There’s a theory fluttering about in both science and popular culture called the “butterfly effect,” the idea that small, seemingly trivial events may ultimately result in something with much larger consequences. Farmers and conservationists are literally dealing with a butterfly effect right now when it comes to concerns about the dwindling population of the monarch.
Last month, the North American monarch butterfly was classified as endangered on the “Red List of Threatened Species” by the International Union for Conservation of Nature (IUCN), a global environmental organization established in 1948. This listing will be the first time the monarch has officially been declared at risk of extinction.
The IUCN said the decision comes after a continued decrease in monarch numbers driven by habitat losses and climate change. In the past decade, the population has dropped between 22% and 72% globally.
Before you get overly alarmed, wait just a minute. This doesn’t mean the monarch butterfly is now an endangered species. Confusing, I know.
The U.S. Fish and Wildlife Service (USFWS) is the ultimate authority on what meets criteria under the Endangered Species Act, and it has not determined that the monarch butterfly should be considered endangered. Yet. The IUCN Red List, on the other hand, is merely a conservation assessment, one of many tools used in decision-making processes for public, private and non-governmental organizations when it comes to threatened species.
Here in the U.S., the monarch’s status is reviewed every year by the Fish and Wildlife Service until it’s no longer a candidate. In December 2020, the agency stopped just short of calling the butterfly endangered. It meets the criteria but the focus is on higher priorities. Including the monarch on the Red List, however, could put it one step closer.
Keeping the monarch off the endangered species roster has long been a top concern for the agricultural community. The main threat, of course, is that the extinction of this important pollinating insect would be detrimental to crops and, indeed, the entire ecosystem. More than 150 food crops in the United States, including almost all fruit and grain, depend on pollinators, according to the USDA. And the monarch isn’t the only one with declining populations.
An endangered species classification for the monarch would also severely limit the use of insecticides in crop production. The ramifications could be far-reaching, said Adam Jones, MFA’s conservation specialist. The USFWS has broad authority to restrict activity that could kill or harm endangered species, including altering its habitat. For insects, that could mean spraying, mowing, plowing, grazing or other common land-use practices on your property.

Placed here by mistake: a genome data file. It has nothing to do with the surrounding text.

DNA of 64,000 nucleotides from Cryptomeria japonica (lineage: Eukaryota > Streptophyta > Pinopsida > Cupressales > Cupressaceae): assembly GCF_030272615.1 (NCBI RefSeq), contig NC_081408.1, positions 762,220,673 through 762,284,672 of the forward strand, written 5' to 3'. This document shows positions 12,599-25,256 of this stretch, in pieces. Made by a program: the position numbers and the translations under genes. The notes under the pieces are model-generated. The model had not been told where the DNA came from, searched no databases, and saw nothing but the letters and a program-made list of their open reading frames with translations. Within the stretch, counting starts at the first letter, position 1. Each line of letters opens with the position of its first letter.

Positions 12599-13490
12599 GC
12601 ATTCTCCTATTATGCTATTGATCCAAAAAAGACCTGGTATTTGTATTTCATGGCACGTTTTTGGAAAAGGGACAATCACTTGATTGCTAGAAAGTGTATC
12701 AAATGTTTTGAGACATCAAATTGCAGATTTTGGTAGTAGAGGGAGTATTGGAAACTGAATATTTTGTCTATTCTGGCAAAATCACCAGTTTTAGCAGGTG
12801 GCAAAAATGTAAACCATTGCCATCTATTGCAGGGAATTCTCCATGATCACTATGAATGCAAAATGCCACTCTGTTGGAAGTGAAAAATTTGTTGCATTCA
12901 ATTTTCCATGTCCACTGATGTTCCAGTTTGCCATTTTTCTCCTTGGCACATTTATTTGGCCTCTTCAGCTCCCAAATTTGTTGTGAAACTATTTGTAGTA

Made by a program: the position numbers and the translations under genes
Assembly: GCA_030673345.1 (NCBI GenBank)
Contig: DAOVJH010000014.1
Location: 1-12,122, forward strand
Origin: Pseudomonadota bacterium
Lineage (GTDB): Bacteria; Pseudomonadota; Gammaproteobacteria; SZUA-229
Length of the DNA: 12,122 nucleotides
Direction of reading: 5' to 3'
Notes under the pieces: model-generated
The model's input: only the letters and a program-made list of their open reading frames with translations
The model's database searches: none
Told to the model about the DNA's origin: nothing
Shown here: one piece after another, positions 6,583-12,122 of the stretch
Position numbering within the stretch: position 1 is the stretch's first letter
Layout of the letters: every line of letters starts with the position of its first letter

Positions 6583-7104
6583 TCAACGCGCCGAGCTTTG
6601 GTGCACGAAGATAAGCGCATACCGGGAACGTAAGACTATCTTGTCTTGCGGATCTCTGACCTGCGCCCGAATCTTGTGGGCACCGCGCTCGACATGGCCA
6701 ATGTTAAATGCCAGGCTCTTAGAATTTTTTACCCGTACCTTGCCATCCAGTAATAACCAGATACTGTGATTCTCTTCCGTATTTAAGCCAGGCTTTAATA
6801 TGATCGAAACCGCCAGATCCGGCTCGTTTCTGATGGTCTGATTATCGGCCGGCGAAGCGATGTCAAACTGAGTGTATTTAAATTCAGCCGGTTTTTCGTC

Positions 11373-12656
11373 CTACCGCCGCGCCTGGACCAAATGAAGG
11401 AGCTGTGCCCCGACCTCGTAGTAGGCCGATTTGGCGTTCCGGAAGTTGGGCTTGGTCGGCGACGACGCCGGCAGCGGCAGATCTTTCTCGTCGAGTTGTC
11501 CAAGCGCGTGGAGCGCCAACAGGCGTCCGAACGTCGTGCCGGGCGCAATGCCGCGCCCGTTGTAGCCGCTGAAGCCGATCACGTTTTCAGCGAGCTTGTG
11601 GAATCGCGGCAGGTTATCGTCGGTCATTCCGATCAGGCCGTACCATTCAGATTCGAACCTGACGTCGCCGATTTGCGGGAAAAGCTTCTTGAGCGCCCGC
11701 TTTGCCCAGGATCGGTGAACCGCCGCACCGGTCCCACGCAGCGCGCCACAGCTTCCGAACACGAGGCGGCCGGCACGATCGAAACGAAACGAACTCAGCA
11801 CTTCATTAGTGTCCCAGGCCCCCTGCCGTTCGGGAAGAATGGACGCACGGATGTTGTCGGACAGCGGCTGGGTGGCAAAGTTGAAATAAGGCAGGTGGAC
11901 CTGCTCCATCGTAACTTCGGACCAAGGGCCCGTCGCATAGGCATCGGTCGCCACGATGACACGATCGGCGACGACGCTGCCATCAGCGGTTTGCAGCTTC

And, in MFA territory, monarchs are more than likely going to be found on your property or nearby land. The highly recognizable orange-and-black butterflies have a unique migration pattern that takes them each spring from their overwintering habitat in the Sierra Madre Mountains of Mexico to Canada and back. They’re the only butterfly with such an advanced migration, which can be up to 3,000 miles long. The heart of their summer migration range is the midwestern Corn Belt, where most of the world’s monarchs are born on milkweed plants.
The plight of the migratory monarch started gaining attention in 2014. Missouri was one of the first states to spring into action. In 2015, a collaborative of conservation and agricultural organizations, government and non-government agencies, utilities, agribusinesses and citizens formed Missourians for Monarchs and adopted a state conservation plan specifically dedicated to pollinators. MFA Incorporated is one of those members.
Being proactive is critical, Jones said. One of his responsibilities at MFA is to encourage habitat restoration and conservation practices that are beneficial to monarchs and other pollinators. He said planting and maintaining wildlife habitat, following best management practices in pesticide use and reducing unnecessary mowing are some of the most important actions that farmers and landowners can take.
“Anybody can do those things,” Jones said. “If we’ve got tons of habitat out there, and we’re following label directions on everything that we spray, we won’t have this problem.”
Pollinator plots are a good fit for farmers, Jones added, because they can be established on marginal ground without sacrificing production of cash crops. Many USDA cost-share programs and public-private initiatives exist to help growers install and maintain pollinator plots.
Monarchs are likely not top of mind as producers deal with bigger challenges and uncertainties in their operations, but the reality is that this simple butterfly could have a huge effect on the future of farming. We don’t want it on the endangered species list. Voluntary efforts are better for agriculture than regulatory mandates. Let’s all do our part to help keep this insect from further decline.
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